Google Spends More Than $7 Billion To Dominate Your Phones With G-Apps and Search Box
Have you ever given it a thought that how Google apps come pre-installed on your new smartphone? Most of us think that Google owns Android, so these apps are just the part of the package, right? Well, Google shells out a whopping sum of money to keep its services on your phones. The tech giant paid $7.2 billion last year to feature its apps on your phones.
Google pays Android OEMs for features like search bar placement and pre-loaded Google apps like YouTube and Chrome. Not only that, but the company also pays the manufacturers like Apple to be the default option for built-in web search boxes on Safari browser. Google calls this cost “traffic acquisition costs”, and it is increasing every year.
There is a slew of reasons why this cost is going up every year. To recall, Google is now paying 3x more than what it was paying in 2012 to partners like Apple for search box placement and default access. A fair share of the rising cost also goes to increased ads display on websites via Google Adsense. And besides, smartphone usage has grown drastically since 2012, which means most of the searches are going through phones, so the increased cost makes sense. Many also speculate that the recent deal between Apple and Alphabet is also one of the reasons behind increase expenditure. The deal is estimated to be over $3-$4 billion.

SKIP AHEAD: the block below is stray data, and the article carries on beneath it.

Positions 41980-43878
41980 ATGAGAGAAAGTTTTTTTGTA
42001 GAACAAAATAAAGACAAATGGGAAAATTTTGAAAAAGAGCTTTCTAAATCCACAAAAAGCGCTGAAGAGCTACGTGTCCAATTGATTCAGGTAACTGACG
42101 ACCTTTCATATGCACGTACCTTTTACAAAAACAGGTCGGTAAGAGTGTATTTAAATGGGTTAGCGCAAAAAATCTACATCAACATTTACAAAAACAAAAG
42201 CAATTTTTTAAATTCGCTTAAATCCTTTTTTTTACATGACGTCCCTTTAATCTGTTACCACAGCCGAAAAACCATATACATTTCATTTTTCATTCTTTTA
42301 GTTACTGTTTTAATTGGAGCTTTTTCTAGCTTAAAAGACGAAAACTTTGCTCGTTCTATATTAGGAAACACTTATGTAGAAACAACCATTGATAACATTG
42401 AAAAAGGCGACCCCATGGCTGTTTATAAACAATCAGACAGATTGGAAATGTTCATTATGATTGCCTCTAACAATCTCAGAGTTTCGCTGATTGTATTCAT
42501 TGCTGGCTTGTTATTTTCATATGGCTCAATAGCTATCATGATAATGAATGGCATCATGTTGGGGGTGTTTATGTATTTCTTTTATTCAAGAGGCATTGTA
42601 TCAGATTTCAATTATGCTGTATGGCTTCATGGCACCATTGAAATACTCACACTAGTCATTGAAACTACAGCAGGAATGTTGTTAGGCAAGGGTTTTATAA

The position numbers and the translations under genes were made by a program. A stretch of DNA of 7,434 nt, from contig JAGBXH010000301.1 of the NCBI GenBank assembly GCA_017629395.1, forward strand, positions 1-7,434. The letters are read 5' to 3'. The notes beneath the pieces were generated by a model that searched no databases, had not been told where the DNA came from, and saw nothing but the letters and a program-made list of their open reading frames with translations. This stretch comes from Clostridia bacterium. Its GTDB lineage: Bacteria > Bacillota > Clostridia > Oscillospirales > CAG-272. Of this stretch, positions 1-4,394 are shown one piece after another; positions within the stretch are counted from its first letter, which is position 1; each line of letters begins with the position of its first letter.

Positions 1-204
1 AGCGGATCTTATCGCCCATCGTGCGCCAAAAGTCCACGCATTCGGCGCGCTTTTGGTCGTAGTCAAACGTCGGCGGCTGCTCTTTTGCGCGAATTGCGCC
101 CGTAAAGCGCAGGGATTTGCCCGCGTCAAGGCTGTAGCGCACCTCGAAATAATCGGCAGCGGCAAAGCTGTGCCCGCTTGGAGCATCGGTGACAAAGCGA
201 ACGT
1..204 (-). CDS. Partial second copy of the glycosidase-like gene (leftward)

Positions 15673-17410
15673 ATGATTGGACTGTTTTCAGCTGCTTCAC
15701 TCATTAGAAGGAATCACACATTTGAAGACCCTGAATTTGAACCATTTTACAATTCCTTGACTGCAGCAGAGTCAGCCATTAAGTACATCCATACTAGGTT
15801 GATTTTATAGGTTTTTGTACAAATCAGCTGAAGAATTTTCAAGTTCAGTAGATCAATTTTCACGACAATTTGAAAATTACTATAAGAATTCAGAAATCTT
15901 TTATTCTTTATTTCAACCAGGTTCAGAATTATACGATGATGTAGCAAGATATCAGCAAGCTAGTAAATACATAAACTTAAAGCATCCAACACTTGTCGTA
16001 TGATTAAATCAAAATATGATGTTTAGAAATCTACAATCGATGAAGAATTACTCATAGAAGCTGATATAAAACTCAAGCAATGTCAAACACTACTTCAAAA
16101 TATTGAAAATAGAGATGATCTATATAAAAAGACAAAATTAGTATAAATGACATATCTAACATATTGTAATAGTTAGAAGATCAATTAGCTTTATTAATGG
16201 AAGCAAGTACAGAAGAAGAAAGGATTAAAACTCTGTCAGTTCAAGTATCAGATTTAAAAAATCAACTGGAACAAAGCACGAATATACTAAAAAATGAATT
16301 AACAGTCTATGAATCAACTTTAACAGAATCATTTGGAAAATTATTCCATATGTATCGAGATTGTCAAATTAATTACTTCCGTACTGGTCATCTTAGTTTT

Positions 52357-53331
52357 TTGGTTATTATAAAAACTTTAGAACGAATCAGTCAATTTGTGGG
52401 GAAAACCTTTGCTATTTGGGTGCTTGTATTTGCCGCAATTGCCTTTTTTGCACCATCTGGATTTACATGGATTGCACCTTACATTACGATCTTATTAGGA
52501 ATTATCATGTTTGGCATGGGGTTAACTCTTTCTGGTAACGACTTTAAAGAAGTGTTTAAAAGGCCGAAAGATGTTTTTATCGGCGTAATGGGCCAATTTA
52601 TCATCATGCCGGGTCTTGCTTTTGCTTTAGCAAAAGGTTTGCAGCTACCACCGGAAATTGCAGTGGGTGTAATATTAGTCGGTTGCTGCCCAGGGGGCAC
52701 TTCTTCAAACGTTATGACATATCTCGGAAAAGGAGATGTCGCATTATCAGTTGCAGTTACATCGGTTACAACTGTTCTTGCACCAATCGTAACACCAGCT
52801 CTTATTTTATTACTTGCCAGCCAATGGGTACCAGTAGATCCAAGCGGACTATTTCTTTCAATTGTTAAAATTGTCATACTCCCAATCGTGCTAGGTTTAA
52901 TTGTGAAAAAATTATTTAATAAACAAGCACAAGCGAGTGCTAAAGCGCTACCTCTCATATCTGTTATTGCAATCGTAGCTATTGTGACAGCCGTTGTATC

Google shells out more than $19 billion on traffic acquisition annually. All of this money goes for advertisement generation via websites featuring Google Adsense, and the rest goes to mobile partners like Apple and other companies. The rising cost along with EU and US regulations have already got the investors worrying. Google, until now, had avoided major lawsuits beyond €2.4 billion when it was fined by EC earlier this year. However, things are getting tougher as European antitrust authorities are also investigating into the deals made with Android OEMs.
Abuse of power?
These deals with Google provide the manufacturers with the ability to pre-load Google apps on their phones and Google search as default. If the authorities find these agreements to be an abuse of power by Google for establishing dominance over the ecosystem, then Google could face the consequences.
Higher cost and lower profits
Enhanced regulation in the US and Europe can prove to be dangerous for Google as it can lead the OEMs to negotiate agreements with Google and also to walk out of the contracts if needed. On the whole, we can say that Google is in a risky business of maintaining its default appearance of phones. And the cost seems to be going up every year, resulting in lesser profits. Looking at all this, we think Google is doing the right thing by exploring the hardware segment. What do you think?